Tools to Navigate the Maze of OSHA Training Requirements – Duncan Financial Group
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Tools to Navigate the Maze of OSHA Training Requirements
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Tools to Navigate the Maze of OSHA Training Requirements

With nearly 1,000 different OSHA standards and hundreds of related training requirements, it’s daunting to determine what applies to your workplace. Each regulation is unique as to when, how often, and what training and documentation must occur. Some requirements are very specific and others ambiguous, leaving it to the employer to determine appropriate training scenarios. Some have requirements for retraining in a certain period or when there’s a new hazard or new equipment, a change in the worker’s responsibilities, inadequacies in knowledge, an incident, and so on. OSHA expects employers to tailor training to their company and industry and recognize any hazard, machinery, operation, or situation that warrants training or retraining to ensure safety.

A recent webinar, OSHA Safety Training Assessment, by HSI, a provider of environmental, health and safety, compliance, and professional development training solutions, provided helpful insights into navigating the OSHA website as well as presented a free safety training assessment tool to help employers identify training requirements.

OSHA website

There are two ways to look for training requirements on the federal OSHA website:

    1. Handbook 2254: Training Requirements in OSHA Standards. This 270-page booklet provides an overview of training requirements by standards. It’s a good starting point, but it’s not updated as often as the standards, so it’s important to also go to the individual standard.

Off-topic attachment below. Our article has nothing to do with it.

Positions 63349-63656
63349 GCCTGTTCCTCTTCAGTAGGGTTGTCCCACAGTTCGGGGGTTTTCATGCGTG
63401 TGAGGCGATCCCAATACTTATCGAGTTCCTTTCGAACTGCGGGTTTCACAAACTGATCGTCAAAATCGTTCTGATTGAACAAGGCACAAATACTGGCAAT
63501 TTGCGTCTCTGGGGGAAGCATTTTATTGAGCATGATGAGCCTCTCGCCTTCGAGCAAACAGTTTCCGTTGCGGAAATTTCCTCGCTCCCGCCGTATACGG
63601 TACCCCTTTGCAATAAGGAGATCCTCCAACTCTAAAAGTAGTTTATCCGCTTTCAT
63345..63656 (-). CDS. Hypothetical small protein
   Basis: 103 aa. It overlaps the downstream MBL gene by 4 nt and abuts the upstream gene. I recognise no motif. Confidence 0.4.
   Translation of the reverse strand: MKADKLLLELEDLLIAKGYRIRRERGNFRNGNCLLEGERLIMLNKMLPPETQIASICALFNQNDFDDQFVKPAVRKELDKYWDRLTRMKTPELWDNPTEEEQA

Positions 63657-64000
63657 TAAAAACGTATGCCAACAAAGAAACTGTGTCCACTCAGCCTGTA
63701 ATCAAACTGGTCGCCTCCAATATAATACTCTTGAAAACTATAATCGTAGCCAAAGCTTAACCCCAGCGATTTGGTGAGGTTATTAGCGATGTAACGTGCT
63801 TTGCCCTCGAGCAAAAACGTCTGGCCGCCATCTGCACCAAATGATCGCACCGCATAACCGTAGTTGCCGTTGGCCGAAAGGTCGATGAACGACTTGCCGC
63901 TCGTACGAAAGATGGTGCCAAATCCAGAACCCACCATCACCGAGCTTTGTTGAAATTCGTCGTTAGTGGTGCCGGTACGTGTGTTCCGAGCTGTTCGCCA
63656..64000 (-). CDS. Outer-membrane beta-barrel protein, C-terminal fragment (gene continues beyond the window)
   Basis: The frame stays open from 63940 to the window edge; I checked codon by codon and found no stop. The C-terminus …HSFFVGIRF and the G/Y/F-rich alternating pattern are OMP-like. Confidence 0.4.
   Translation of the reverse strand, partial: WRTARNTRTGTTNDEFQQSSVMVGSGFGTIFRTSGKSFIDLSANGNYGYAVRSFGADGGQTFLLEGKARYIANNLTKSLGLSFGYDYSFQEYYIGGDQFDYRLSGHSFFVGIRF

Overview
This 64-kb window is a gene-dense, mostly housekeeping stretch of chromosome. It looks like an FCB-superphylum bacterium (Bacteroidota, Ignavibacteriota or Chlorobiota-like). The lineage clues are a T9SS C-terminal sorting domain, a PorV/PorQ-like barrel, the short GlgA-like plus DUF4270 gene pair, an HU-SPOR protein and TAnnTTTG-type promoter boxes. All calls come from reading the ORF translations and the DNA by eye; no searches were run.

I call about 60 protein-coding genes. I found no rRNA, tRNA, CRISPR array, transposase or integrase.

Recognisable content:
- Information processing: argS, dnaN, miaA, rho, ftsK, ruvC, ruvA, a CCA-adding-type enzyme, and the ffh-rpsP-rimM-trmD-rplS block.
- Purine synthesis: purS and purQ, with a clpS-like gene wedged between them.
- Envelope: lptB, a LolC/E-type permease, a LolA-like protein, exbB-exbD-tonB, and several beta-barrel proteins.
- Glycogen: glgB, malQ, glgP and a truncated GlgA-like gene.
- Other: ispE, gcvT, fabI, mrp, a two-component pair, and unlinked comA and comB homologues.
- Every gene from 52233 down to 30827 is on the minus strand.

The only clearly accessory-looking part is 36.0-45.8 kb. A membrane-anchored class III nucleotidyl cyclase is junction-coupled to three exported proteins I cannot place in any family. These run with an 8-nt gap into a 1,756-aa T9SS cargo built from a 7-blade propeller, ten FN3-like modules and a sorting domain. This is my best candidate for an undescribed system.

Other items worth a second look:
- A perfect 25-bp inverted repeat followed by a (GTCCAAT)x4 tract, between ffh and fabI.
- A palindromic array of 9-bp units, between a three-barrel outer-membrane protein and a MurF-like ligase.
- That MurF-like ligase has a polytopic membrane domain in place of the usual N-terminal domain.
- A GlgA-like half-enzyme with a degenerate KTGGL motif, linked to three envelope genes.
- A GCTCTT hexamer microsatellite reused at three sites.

2. Go to the individual regulation. OSHA standards fall into four categories, agriculture (1928), construction (1926), maritime (1915,1917,1918), and general industries (1910). To search for the regulations, use this format:https://www.osha.gov/laws-regs/regulations/standardnumber/xxxx/xxxx. For example, PPE for general industries would be https://www.osha.gov/laws-regs/regulations/standardnumber/1910/1910.132 .

In addition to the regulations, Letters of Interpretations clarify OSHA requirements and how they apply to particular circumstances. To find specific details, use terms such as “forklift training” in the keyword search.

Importantly, employers in State Plans, need to comply with both federal and state requirements. To determine what unique standards apply, visit https://www.osha.gov/stateplans/, select the state from the map, and open the plan details. The sections, State Plan Standards and Regulations and Unique State Plan Standards, identify the differences in the state.

OSHA Safety Training Assessment Tool

HSI offers a free tool to help employers identify which regulations apply to their workplace. It takes 15 – 20 minutes and involves answering a series of easy-to-understand questions online, which will then produce an individualized report. For companies with several worksites, the assessment can be repeated multiple times. Click here for a sample of the questions and report.